Over the past few months, the Academy Award–winning actress has been moving into the world of blockchain, metaverse, and NFTs, recently changing her Twitter profile picture to a FlowerGirls NFT made by Varvara Alay. After seeing that move get ratioed—where a tweet gets more replies than likes because of its unpopular or controversial nature—Larson has now moved on to the metaverse.
“Welcome to my lil corner of the @some_place metaverse. Can’t wait to welcome you all in soon,” Larson tweeted on Thursday, alongside a video of her avatar walking around a room filled with NFT art.
Founded by Lana Hopkins and Juliana DiSimone, some·place metaverse is an online virtual reality world, where people can create their own avatar and display NFT art in their own space. Larson’s post was again hit with instant backlash from fans protesting her decision to get into the virtual space.
Why do people hate NFTs and the metaverse so much?
For some fans, Larson’s decision to promote the trendy world of NFTs and the metaverse was a sign of her lost authenticity as an actress. Her move from “indie queen” to Marvel star had “turned her into a corporate nightmare,” one wrote.
The metaverse is in essence a digital playground where, using an avatar, one can visit entertainment venues, workplaces, retail stores, and other cyber locations via virtual reality. While a fully realized vision of the metaverse is probably more than a decade away, investors are already grabbing up virtual real estate and creating digital versions of items from clothes and offices to financial products.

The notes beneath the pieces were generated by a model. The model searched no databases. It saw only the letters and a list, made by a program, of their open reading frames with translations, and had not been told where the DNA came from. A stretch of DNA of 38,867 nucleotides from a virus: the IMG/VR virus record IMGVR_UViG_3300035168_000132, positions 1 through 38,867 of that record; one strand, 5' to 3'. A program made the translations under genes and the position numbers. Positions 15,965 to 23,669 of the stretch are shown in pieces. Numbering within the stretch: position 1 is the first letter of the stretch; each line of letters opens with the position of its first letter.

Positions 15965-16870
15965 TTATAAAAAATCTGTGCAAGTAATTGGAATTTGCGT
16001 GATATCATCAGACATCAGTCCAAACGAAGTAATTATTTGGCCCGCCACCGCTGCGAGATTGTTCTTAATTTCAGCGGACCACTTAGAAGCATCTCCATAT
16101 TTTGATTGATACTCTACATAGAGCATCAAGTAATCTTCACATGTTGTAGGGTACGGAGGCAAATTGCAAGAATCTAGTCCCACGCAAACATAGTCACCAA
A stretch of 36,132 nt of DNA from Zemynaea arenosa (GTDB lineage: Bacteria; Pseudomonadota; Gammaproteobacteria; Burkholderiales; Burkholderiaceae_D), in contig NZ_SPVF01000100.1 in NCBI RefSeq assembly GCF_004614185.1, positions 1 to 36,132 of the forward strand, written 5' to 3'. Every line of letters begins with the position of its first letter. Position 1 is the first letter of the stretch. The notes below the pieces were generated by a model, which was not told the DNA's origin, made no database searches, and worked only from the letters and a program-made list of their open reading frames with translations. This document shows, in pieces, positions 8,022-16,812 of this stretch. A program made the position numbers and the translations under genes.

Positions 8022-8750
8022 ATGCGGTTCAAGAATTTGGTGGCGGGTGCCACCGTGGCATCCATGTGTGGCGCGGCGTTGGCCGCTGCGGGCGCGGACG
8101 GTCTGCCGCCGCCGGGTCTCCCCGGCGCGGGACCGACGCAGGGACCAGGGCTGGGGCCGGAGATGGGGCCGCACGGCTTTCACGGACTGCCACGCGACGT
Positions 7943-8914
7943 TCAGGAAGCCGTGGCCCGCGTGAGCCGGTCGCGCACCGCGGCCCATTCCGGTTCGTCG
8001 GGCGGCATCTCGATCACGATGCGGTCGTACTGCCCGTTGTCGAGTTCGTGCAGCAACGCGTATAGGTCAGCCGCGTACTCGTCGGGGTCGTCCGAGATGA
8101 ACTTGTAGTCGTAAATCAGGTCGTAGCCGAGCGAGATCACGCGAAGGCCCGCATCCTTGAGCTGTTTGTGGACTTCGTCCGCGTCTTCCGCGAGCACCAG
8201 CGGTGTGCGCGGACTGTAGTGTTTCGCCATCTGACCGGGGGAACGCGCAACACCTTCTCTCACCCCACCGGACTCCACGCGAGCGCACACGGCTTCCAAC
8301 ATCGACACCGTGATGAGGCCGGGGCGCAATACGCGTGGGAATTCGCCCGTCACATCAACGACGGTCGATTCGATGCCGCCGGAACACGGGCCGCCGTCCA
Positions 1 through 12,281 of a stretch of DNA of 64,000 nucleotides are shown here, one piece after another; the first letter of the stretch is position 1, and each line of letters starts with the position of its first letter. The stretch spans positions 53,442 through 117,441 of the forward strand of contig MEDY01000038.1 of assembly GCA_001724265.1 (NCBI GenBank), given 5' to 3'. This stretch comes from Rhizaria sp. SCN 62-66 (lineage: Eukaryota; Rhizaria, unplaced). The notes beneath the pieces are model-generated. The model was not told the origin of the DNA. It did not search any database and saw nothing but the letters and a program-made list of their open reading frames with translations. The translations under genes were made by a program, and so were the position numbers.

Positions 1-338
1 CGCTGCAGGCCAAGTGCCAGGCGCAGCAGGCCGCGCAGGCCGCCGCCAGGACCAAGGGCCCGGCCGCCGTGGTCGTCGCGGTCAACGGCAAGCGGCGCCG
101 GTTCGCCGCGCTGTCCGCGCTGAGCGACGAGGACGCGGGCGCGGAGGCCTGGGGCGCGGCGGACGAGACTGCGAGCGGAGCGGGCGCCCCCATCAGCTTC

Much of the flak Brie Larson has received for her decision to enter the metaverse and the NFT markets can be put down to the number of scams and rug pulls—when a developer abandons a project after taking investor funds—that have been perpetrated in those markets, as well as the enormous amounts of energy they consume.
The underlying blockchain platform Larson used for her NFT is Ethereum, one of the worst blockchains for power consumption. Currently, a single Ethereum transaction consumes as much electricity as an average U.S. household uses in a workweek, boasting a carbon footprint of around 140,893 Visa credit card transactions or 10,595 hours of watching YouTube.